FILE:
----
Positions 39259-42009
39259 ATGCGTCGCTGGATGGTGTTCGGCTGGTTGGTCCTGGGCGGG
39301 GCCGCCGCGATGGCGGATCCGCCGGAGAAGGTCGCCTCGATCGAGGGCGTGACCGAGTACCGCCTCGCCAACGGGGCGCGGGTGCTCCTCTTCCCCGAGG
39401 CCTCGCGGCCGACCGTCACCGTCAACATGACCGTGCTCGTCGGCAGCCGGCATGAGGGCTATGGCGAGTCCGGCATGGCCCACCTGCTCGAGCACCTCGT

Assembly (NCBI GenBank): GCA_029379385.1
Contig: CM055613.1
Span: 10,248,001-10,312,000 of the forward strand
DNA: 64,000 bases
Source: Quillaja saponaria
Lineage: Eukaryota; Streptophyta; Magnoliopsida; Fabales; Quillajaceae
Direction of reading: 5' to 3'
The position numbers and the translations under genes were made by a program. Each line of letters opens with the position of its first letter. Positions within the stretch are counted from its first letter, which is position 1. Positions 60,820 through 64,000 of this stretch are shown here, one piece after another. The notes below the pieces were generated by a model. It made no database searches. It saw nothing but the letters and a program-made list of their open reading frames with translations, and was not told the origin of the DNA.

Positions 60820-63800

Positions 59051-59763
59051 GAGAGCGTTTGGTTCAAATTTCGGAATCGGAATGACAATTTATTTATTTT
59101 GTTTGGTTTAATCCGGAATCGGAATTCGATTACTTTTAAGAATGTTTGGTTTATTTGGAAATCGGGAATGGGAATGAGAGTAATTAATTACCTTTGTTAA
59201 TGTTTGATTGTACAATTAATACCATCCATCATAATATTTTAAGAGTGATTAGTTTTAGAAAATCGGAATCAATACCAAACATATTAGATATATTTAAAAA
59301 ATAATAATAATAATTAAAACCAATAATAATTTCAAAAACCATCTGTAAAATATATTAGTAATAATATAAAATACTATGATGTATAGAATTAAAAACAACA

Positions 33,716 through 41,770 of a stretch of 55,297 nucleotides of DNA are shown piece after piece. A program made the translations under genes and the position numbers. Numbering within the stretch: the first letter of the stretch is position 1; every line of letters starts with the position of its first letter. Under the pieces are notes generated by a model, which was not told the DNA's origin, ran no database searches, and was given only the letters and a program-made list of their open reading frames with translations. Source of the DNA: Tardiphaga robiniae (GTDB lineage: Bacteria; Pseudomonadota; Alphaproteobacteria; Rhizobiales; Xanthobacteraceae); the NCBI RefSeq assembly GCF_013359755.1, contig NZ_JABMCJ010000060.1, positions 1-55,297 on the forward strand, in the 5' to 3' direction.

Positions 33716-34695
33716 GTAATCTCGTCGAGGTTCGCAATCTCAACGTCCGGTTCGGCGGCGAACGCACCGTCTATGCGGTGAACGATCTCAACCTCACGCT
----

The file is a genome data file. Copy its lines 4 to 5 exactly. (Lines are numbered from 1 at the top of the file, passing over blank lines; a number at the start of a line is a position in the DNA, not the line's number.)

39401 CCTCGCGGCCGACCGTCACCGTCAACATGACCGTGCTCGTCGGCAGCCGGCATGAGGGCTATGGCGAGTCCGGCATGGCCCACCTGCTCGAGCACCTCGT

Assembly (NCBI GenBank): GCA_029379385.1